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Paul Cadmus letters to Webster Aitken

Creator:
Cadmus, Paul, 1904-1999  Search this
Names:
Aitken, Webster, 1904-  Search this
Kirstein, Fidelma  Search this
Kirstein, Lincoln, 1907-  Search this
Extent:
0.02 Linear feet
Type:
Collection descriptions
Archival materials
Date:
1945-1979
Summary:
The letters of Paul Cadmus to Webster Aitken measure 0.02 linear feet and date from 1945-1979. Found within the collection are letters, notes, and postcards from Cadmus to Aitken regarding music, composers, musicians, mutual friends, Cadmus's sister and brother-in-law Mr. and Mrs. Lincoln Kirstein, travels, and Cadmus's work, art processes, and personal reflections on life events.
Scope and Contents:
The letters of Paul Cadmus to Webster Aitken measure 0.02 linear feet and date from 1945-1979. Found within the collection are 49 letters, notes, and postcards from Cadmus to Aitken regarding classical music, composers, musicians, mutual friends, Cadmus's sister and brother-in-law Mr. and Mrs. Lincoln Kirstein, travels, and Cadmus's work, art processes, and personal reflections on life events.
Arrangement:
The collection is arranged as 1 series:

Series 1: Paul Cadmus Letters to Webster Aitken, 1945-1979 (0.2 linear feet; Box 1)
Biographical / Historical:
Painter Paul Cadmus (1904-1999) lived and worked in New York, N.Y. and Weston, Connecticut and was known for realist works of New York public life and the social lives of men. Cadmus was born in New York City to lithographer and watercolorist Egbert Cadmus and his wife, Maria Latasa, a fellow artist and book illustrator. With the support of his family, Cadmus entered the National Academy of Design at the age of 15 where he excelled in life drawing and printmaking classes. After graduating from the Academy in 1926, he continued his studies at the Art Students League where he met fellow artists Jared French and George Tooker. Throughout the 1920s, Cadmus found work as a commercial illustrator and layout artist for various agencies, including the New York Herald-Tribune.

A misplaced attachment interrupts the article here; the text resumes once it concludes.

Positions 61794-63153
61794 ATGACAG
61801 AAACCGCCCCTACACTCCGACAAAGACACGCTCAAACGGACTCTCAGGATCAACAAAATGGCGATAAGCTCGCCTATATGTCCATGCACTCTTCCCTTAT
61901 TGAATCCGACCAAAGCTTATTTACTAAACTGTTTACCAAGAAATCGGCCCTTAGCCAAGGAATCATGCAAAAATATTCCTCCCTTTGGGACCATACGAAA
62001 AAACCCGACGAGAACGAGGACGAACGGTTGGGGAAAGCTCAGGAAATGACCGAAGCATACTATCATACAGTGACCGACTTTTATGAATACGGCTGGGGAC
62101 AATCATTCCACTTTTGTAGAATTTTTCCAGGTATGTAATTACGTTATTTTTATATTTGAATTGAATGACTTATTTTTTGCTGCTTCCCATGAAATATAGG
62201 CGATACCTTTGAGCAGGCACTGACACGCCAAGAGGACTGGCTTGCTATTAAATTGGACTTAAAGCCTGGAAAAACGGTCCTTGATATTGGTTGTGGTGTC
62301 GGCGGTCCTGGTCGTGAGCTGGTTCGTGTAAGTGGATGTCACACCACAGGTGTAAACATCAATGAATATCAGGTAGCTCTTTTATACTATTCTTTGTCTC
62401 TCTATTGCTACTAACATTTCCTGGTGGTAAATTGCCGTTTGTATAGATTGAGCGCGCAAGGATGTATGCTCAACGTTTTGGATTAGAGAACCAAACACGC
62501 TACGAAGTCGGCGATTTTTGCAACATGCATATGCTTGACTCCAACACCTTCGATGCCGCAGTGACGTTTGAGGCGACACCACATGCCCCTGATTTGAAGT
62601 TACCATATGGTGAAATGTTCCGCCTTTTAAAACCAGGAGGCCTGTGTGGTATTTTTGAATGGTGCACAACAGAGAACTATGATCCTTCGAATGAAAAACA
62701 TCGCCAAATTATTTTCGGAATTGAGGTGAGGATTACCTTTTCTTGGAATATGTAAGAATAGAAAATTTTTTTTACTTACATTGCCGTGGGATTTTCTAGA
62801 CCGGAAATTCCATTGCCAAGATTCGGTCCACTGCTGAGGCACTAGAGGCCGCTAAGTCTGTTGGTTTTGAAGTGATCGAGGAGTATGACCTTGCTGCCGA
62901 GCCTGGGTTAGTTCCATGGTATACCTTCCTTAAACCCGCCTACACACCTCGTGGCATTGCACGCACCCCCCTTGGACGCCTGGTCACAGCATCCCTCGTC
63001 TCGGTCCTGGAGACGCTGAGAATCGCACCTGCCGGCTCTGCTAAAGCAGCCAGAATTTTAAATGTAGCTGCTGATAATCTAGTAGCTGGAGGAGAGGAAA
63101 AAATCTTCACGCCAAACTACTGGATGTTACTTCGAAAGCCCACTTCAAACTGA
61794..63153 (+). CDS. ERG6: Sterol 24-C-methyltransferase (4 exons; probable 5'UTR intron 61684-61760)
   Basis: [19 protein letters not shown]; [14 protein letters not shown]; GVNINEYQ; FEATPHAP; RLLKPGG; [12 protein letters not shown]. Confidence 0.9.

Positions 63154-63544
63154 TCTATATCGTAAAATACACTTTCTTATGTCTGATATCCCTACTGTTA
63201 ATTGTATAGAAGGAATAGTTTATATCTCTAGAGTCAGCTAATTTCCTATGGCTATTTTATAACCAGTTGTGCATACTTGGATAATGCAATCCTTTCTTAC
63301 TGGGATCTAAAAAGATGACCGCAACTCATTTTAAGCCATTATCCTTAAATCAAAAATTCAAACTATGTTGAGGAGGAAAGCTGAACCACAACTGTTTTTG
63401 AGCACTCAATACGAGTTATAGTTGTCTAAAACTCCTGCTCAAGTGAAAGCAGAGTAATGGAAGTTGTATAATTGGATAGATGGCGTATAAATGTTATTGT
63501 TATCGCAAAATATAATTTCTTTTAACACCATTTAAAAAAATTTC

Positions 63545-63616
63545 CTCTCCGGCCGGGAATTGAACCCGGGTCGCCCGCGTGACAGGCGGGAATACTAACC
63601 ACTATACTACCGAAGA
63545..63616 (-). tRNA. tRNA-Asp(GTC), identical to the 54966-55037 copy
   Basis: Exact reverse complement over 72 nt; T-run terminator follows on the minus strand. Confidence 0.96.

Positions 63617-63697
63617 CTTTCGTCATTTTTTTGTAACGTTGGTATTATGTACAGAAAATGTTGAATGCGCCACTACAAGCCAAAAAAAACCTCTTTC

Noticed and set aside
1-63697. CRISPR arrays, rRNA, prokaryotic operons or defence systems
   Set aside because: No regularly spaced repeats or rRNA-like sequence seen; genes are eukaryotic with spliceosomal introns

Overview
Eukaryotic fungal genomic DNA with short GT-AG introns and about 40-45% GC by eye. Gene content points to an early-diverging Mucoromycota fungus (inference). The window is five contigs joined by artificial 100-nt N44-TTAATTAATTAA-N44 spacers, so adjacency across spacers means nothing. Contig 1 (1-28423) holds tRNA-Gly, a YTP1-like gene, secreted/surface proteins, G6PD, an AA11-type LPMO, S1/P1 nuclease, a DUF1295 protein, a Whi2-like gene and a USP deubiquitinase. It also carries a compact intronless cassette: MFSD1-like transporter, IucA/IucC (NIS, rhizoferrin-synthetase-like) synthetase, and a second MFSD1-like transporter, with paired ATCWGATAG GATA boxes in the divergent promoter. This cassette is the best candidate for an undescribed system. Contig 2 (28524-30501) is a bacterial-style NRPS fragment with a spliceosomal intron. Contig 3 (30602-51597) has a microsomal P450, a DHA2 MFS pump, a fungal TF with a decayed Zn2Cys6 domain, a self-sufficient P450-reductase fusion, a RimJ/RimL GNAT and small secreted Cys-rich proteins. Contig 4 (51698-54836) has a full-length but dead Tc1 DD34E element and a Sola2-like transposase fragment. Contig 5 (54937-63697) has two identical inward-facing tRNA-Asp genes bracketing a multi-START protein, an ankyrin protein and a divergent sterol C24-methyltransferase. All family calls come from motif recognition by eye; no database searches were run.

In 1933, after two years of travel through France and Spain with Jared French, Cadmus returned to New York and was one of the first artists to be accepted into the federal Public Works of Art Project. Throughout the 1930s, his depictions of sailors and New Yorkers in public life were seen as controversial, beginning with the 1934 ejection of his painting The Fleet's In! from the Corcoran Gallery and continuing into 1940 with objections to the showing of Sailors and Floozies at the San Francisco Golden Gate International Exposition. Cadmus met his partner Jon Anderson in 1964 and featured him as a model for many of his subsequent works. Cadmus was a member of the National Academy of Design and the American Academy of Arts and Letters and died in his home in 1999.

Pianist and educator Webster Aitken (1908-1981) lived and worked in Santa Fe, New Mexico. A student of Emil Sauer and Artur Schnabel, Aitken studied at the Curtis Institute and had his recital debut in Vienna in 1929 and his American debut in New York's Town Hall in 1935. He is known for his 1938 London and New York performances of Schubert's sonatas, and a series of programs on the late works of Beethoven performed at American universities. Aitken taught at the Carnegie Institute, the University of Illinois, and the University of Texas. He died in his home in 1981.
Related Materials:
Also found in the Archives of American Art are the Paul Cadmus letters to Edgar Munhall and an oral history interview with Paul Cadmus conducted by Judd Tully, March 22, 1988. The University of Texas at Austin holds the Webster Aitken Collection, 1899-1985.
Provenance:
The letters were donated in 1981 by Cadmus' long-time friend and Aitken's wife, Lilian Gilbert Aitken.
Restrictions:
Use of original papers requires an appointment and is limited to the Archives' Washington, D.C. Research Center. Contact Reference Services for more information.
Rights:
The Archives of American Art makes its archival collections available for non-commercial, educational and personal use unless restricted by copyright and/or donor restrictions, including but not limited to access and publication restrictions. AAA makes no representations concerning such rights and restrictions and it is the user's responsibility to determine whether rights or restrictions exist and to obtain any necessary permission to access, use, reproduce and publish the collections. Please refer to the Smithsonian's Terms of Use for additional information.
Occupation:
Painters -- New York (State)  Search this
Topic:
Pianists  Search this
Art -- Technique  Search this
Musicians  Search this
Citation:
Paul Cadmus letters to Webster Aitken, 1945-1979. Archives of American Art, Smithsonian Institution.
Identifier:
AAA.cadmpaul
See more items in:
Paul Cadmus letters to Webster Aitken
Archival Repository:
Archives of American Art
EDAN-URL:
ead_collection:sova-aaa-cadmpaul
Online Media:

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